PITTSBURGH (KDKA) – Just in time for summer, Consumer Reports is out with their test of sunscreen.

When you shop for sunscreen, what do you look for?

A Consumer Reports survey finds half of us say what’s most important is the SPF rating, but lab tests reveal you can’t always rely on the number listed on the label.

Consumer Reports tested 20-sprays and lotions that claim to be water resistant and provide “broad spectrum” protection.

“Broad spectrum means they should protect against two types of ultraviolet rays: UVB which cause sunburn, and UVA rays which are linked to skin again. Both types contribute to cancer,” Jaime Kopf says.

Consumer Reports applied sunscreen to panelists’ backs, and had them soak in a tub for 80 minutes.

Then the panelists were exposed to UVA rays, or UVB, and the backs were examined a day later for color.

18 of the 20 sunscreens Consumer Reports tested came in below the SPF they promise on their packages, although except for two they did provide adequate protection.

Beyond Coastal Natural claimed an SPF of 30, but testers found its SPF was below 15.

Banana Boat Kids’ SPF was also below 15, though it claimed SPF 50.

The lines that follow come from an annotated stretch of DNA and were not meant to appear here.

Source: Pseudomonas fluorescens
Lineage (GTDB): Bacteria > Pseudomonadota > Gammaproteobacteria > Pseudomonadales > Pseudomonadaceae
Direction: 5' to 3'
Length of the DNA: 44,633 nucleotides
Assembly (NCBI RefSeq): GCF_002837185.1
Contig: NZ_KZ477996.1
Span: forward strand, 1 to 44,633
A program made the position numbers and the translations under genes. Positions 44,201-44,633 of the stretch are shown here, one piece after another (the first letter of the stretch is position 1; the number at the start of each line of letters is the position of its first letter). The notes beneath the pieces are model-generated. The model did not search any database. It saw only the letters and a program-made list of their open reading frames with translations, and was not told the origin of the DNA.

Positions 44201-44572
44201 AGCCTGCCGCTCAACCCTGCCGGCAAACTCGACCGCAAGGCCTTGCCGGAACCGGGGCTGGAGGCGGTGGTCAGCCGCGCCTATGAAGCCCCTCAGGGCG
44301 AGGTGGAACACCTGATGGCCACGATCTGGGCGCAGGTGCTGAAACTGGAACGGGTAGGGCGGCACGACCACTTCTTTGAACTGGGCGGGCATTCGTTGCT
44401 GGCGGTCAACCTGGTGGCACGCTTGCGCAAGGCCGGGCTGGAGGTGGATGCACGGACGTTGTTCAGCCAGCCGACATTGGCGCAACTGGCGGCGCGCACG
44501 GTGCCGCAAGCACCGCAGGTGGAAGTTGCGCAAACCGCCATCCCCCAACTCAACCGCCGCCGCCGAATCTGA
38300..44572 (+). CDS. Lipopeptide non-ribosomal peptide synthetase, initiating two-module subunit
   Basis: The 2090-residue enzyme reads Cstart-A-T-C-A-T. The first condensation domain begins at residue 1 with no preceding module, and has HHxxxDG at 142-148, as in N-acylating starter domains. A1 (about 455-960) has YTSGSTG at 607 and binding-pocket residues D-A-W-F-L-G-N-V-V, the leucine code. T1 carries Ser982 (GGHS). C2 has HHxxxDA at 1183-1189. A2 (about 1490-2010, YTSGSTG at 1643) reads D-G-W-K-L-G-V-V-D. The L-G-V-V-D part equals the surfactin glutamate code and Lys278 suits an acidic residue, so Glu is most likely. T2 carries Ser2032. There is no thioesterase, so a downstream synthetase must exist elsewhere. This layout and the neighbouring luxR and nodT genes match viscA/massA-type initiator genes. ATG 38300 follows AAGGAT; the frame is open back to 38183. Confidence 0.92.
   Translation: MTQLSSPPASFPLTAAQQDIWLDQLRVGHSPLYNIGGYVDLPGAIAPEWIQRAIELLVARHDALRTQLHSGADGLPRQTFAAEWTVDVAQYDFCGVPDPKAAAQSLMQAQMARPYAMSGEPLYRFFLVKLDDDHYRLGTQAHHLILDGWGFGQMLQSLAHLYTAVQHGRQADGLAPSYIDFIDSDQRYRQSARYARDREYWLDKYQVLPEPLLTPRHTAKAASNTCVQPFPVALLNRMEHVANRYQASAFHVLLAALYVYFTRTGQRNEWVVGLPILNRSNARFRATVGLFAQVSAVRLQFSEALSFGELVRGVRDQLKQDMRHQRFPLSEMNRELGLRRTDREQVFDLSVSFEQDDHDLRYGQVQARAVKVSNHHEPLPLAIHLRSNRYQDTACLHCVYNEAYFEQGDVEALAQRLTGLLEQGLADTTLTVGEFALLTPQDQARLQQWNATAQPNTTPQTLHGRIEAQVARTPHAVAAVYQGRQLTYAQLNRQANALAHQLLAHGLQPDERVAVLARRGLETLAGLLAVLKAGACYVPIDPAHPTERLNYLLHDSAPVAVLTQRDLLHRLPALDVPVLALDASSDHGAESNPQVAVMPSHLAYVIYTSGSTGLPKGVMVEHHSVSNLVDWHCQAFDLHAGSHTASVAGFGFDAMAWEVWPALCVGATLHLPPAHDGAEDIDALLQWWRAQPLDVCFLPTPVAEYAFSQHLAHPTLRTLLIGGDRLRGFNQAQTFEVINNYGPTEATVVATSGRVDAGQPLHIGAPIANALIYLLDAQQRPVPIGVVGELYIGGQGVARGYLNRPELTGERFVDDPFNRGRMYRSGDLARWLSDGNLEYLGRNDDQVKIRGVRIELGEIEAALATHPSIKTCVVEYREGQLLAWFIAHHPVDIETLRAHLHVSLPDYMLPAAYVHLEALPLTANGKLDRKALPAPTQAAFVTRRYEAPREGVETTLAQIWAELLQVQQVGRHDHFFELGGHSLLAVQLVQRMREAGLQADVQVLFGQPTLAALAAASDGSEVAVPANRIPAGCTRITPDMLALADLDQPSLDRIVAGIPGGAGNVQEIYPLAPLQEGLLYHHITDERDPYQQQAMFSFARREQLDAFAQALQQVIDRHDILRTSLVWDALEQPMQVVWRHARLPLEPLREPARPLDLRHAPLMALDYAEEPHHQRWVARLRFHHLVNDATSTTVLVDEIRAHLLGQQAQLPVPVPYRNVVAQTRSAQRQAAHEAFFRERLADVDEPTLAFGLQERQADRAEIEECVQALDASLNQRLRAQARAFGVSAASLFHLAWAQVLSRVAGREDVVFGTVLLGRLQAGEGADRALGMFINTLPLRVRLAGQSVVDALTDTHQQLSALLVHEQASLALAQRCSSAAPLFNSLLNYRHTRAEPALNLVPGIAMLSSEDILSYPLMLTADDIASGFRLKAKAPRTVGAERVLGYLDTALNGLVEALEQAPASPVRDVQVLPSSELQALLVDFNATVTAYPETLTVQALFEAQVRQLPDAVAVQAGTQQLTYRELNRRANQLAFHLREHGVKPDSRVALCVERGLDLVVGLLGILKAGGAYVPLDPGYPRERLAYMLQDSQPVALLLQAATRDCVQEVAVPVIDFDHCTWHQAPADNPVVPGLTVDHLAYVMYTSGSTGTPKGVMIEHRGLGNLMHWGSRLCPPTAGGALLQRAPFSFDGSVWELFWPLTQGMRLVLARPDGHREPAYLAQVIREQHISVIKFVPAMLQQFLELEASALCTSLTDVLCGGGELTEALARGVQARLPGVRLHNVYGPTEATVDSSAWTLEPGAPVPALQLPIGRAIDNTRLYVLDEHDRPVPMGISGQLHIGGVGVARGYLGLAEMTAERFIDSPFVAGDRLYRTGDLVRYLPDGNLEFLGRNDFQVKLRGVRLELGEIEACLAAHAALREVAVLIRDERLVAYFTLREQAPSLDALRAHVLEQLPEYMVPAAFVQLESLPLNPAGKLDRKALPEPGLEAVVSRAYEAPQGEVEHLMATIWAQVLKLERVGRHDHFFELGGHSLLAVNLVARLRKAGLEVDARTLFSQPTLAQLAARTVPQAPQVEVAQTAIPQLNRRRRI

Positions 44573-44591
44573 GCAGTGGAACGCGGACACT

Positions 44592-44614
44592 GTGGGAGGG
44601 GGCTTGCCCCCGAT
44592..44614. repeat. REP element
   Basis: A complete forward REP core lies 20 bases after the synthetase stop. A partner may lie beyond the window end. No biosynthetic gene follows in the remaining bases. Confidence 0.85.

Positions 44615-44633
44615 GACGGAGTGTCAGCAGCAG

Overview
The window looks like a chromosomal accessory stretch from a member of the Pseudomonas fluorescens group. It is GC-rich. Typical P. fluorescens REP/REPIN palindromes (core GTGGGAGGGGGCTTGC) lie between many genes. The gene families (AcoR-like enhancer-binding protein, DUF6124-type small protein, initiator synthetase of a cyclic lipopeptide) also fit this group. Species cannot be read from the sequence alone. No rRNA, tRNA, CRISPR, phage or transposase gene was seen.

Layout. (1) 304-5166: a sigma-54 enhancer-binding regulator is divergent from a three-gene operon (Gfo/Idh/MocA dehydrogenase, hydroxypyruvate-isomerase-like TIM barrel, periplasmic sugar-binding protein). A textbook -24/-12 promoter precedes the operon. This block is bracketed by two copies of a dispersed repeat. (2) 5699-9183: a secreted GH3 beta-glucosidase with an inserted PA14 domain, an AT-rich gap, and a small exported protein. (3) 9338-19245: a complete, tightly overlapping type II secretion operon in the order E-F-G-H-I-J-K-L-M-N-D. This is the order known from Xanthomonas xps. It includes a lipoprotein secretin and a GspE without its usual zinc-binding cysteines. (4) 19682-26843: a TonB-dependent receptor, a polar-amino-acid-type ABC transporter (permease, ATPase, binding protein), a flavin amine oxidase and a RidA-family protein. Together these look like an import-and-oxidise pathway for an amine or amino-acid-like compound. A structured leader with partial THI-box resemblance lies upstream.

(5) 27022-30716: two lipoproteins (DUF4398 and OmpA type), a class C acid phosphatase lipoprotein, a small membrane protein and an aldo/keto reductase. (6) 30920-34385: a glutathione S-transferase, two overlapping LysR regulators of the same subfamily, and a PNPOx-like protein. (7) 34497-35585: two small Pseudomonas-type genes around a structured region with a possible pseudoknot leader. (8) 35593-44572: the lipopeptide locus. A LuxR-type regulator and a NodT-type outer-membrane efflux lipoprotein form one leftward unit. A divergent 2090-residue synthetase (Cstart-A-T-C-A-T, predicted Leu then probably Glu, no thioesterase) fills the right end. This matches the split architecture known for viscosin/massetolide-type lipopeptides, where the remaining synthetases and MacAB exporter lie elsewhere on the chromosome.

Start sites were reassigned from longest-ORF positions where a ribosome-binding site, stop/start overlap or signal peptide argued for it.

The tests also found several of the sunscreens are less effective than others at protecting against UVA rays.

Consumer Reports did find seven sunscreens to recommend.

And it named two Best Buys.

They’re Equate Ultra Protection SPF 50 from Walmart for $9-dollars, and the Spray Up & Up Sport SPF 50 from Target for $8-dollars.

Consumer Reports also recommends three more spray-on sunscreens.

  • Bullfrog Water Armor Sport Instacool SPF 50 plus.
  • Walgreen’s store brand sunscreen called “Well At Walgreens Sport SPF 50.”
  • Banana Boat Ultra Defense Max Skin Protect SPF 110

Two other lotion sunscreens are also recommended.

  • Coppertone Water Babies SPF 50 and Neutrogena Ultimate Sport SPF 70-plus.

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